Vienna Opera, Austria

 

Vienna Opera house Staatsoper Austria Ringstrasse
Interior Statues of the Staatsoper (Vienna State Opera), Austria

Pure decadence, exorbitant elegance, genteel allure, stunning beauty. Welcome to the Staatsoper, Vienna’s State Opera House. The first of the extravagant buildings on Vienna‘s most famed street, the Ringstrasse (now a designated UNESCO site), the Staatsoper was opened to the genteel Austrian public in 1869. Built in the Neo-Renaissance style, the building was surprisingly unpopular with said genteel Viennese. (It somehow was not considered grand enough. You have to wonder about that genteel 19th century high society…). Then on the fateful night of March 12th, 1945, inferno rained down upon Vienna’s opera house, dropped by US bombers. Fire poured from the sky, bombs exploded in the streets, and flames ate their way through the Ringstrasse. Though the angry flames could not get into the walled-off foyer and fresco-filled stairways, the auditorium and 150,000 costumes for 120+ operas went up in smoke. When WWII was finally over, it was debated: shall we rebuild the originally unpopular building as per original design, or do we redesign it to modern tastes? Thank goodness the former option was chosen, and the Wiener Staatsoper was rebuilt in all its former glory (and happily, it is now beloved by Viennese and foreigners alike). Today, you can’t visit musical Vienna, home (at one point or another) to such musicians as Haydn, Mozart, Beethoven, Schubert, Strauss, Chopin and Mahler, without visiting the opera. Loiter inside the foyer for a bit and if you have time, buy yourself a ticket to the opera or ballet. If you’re a budget traveller, queue in the ‘standing’ line in the afternoon to buy a €3 or €4 ‘standing’ ticket (arrive 3hrs prior to the show’s start; once you’ve got your ticket, tie a scarf to mark your spot and head out for a bite to eat). Be sure to dedicate plenty of time to explore the palatial building – frescos, statues, paintings, vast staircases and awe-inspiring architecture await!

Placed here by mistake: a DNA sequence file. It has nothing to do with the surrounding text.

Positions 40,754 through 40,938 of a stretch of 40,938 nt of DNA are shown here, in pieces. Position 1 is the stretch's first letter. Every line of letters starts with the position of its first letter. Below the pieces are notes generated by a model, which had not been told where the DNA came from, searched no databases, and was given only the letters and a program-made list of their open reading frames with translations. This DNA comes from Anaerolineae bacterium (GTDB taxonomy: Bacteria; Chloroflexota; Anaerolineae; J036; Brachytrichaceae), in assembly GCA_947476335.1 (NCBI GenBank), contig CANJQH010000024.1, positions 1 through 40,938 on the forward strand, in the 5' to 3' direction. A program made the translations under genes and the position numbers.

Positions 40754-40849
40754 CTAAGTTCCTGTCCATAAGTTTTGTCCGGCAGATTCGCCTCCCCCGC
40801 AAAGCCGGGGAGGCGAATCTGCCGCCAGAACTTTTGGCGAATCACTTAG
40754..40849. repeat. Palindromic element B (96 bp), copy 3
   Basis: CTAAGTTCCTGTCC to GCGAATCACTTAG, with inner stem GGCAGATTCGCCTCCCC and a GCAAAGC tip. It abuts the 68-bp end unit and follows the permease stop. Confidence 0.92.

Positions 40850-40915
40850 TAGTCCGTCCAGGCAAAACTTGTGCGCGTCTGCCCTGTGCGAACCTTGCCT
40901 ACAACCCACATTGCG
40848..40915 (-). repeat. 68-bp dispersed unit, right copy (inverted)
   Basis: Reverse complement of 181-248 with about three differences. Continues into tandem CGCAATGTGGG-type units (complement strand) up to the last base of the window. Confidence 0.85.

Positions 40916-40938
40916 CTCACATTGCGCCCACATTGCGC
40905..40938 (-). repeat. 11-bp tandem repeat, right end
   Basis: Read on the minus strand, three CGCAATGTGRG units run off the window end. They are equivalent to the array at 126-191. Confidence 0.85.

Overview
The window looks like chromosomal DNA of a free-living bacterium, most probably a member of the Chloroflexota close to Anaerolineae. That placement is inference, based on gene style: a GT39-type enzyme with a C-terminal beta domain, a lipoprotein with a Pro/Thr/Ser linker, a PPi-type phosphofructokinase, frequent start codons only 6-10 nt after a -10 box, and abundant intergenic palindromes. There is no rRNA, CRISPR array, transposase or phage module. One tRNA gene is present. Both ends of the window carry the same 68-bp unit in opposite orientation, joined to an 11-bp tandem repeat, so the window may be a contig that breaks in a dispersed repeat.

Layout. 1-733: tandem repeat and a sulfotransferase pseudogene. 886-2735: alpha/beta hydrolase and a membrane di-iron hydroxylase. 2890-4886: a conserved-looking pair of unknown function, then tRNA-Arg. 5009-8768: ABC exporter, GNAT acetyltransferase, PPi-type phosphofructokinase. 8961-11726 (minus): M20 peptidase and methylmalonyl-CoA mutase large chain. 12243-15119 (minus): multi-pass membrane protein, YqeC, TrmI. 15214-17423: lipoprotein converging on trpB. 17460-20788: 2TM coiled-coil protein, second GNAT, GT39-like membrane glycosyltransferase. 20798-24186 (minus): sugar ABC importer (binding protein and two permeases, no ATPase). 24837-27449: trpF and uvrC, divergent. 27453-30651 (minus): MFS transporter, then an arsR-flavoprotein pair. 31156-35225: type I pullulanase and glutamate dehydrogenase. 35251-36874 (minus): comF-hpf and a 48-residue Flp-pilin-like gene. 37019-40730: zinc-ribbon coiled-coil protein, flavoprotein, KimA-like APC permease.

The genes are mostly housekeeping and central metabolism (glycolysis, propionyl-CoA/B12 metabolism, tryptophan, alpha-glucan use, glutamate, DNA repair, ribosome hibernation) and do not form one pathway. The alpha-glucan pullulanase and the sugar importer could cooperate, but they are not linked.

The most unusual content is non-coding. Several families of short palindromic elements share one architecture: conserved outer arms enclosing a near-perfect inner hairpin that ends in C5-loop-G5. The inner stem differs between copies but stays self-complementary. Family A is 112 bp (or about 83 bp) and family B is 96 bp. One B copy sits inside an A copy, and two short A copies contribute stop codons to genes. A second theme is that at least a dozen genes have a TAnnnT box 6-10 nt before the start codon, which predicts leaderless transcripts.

More to see in Austria
  1. The Belvedere Palace – Vienna
  2. Kreuzenstein Castle – Leobendorf
  3. Hundrertwasser House – Vienna
  4. Hohensalzburg – Salzburg
  5. Downtown Linz – Linz
  6. Streets of Innsbruck – Innsbruck

 

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Modern Architecture in Valencia, Spain

modernvalencia

Palau de les Arts Reina Sofia, Valencia, Spain.

Welcome to Valencia’s odd opera house, standing in the midst of the modernist complex of La Ciudad de las Artes y las Ciencias (the City of Arts and Sciences) – the exact opposite of Vienna’s very traditional opera house. Opening in 2006 and rising 75 meters off the ground, it is the tallest opera house in the world, and certainly one of the strangest. Resembling a strange-looking space helmet, or perhaps a scurrying beetle, it is indeed a unique and unforgettable place to see a ballet, opera, dance, theatre or concert! Even if the opera doesn’t interest you, a mere walk through the whole complex will yield breath-taking results.


Pro tip: Though the buildings are cool from the outside, they are also worth a visit to see what’s inside. The science museum is especially good – full of interesting interactive exhibits for adults and kids alike! 


Discover More Modernist or Futurist Architecture in Europe
  1. Hundredwasser House, Vienna
  2. Gaudi’s Casa Mila in Barcelona, Spain
  3. Gaudi’s Casa Batllo in Barcelona, Spain
  4. Flower Tree in Lyon, France
  5. Warsaw National Stadium in Warsaw, Poland
  6. Bilbao’s Guggenheim Museum in Spain